Three low-carbon start-ups triumphed at the Shell Springboard semi-final in Aberdeen last night, each receiving £40,000 to help scale up their business
The winning trio were: REOptimize Systems, which has developed a way to improve the operational efficiency of wind and hydro turbines; Farm-Hand which has invented a new way of crop irrigation; and plastic bottle engineering company Blow Moulding Technologies.
The judges were Elevator UK chief executive Gary McEwan, Green Investment Group vice-president Seamus McCabe, Aberdeen City Council team leader Morag McCorkindale and Professor Susan Roaf, of Heriot-Watt University.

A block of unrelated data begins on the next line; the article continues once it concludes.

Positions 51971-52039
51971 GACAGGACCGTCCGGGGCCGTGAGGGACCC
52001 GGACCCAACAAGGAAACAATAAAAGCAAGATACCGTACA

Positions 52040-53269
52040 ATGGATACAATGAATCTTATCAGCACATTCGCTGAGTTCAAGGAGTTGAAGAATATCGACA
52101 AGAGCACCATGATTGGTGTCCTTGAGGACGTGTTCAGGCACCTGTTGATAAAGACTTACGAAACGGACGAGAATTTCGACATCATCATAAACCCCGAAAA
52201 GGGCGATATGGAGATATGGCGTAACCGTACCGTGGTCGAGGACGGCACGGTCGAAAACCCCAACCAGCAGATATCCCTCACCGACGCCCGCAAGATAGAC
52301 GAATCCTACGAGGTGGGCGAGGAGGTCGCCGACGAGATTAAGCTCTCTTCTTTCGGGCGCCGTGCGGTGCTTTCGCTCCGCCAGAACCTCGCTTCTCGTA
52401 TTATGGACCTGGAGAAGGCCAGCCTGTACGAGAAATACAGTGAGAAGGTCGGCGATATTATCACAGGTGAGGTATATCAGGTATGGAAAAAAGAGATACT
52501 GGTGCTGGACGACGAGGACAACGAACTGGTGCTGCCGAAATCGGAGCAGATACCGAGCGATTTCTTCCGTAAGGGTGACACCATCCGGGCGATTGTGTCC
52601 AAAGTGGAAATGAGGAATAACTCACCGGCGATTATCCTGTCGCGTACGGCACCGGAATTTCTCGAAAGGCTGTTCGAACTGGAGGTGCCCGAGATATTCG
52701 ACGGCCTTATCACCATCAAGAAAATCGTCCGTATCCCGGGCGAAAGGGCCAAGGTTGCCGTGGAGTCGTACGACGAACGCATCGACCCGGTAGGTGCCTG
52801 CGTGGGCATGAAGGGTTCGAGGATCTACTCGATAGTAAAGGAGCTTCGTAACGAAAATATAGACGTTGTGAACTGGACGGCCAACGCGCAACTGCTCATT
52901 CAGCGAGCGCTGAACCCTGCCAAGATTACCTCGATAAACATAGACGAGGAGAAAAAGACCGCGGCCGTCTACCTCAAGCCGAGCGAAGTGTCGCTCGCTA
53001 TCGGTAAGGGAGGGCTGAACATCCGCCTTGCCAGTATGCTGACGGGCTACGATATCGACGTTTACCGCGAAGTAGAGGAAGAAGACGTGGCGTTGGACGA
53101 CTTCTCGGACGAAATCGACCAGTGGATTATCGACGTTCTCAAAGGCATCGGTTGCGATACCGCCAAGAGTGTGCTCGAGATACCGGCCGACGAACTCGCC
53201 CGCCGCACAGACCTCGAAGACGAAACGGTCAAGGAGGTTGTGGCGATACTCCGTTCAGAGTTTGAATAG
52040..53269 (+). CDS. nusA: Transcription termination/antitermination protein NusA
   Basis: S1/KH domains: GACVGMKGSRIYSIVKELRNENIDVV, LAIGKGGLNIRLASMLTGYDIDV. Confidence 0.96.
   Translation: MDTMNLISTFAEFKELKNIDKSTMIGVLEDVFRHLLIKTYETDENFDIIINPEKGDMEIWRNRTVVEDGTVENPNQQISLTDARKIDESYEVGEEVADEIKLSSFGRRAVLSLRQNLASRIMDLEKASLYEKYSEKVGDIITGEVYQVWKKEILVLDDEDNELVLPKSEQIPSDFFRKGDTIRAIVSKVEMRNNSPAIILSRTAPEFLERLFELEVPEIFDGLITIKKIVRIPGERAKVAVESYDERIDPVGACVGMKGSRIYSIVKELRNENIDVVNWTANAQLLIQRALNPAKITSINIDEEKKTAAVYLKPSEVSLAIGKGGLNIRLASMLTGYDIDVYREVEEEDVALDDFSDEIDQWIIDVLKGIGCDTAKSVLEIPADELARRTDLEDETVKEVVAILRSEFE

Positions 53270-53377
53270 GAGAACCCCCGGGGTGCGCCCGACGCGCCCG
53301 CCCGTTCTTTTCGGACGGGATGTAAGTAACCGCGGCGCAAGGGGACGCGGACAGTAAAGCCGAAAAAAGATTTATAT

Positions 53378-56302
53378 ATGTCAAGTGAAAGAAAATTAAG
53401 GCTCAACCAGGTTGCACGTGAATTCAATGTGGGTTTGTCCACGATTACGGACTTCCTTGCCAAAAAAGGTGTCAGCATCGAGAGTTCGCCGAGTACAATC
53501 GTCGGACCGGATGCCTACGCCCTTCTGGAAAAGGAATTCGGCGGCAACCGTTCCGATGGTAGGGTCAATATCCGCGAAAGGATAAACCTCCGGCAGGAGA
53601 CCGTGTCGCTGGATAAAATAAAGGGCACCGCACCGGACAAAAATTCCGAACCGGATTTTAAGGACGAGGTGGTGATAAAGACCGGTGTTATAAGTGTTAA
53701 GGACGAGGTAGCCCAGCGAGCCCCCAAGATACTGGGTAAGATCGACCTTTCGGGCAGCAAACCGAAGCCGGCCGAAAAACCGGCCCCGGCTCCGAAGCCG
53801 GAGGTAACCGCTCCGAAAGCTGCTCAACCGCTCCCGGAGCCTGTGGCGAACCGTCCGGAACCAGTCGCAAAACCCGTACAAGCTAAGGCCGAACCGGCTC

They looked at three key criteria in making their decision – the carbon-saving potential of the business, its commercial viability and the scale of innovation.
Gareth Thistleton, head of UK social investment, Shell, said: “Shifting the UK to a low-carbon economy presents an enormous challenge; one that is much bigger than any single company or solution.
“This year’s cohort of finalists are all hugely exciting prospects with the potential to drive the UK’s low carbon transition – and we are delighted to be part of their growth journeys.”
Founded by energy giant Shell in 2005, the Springboard scheme has provided more than £4.3 million of no-strings-attached funding to more than 100 start-ups, supporting the creation of in excess of 350 jobs.
In addition to funding, the programme opens doors and attracts investor interest for the businesses taking part.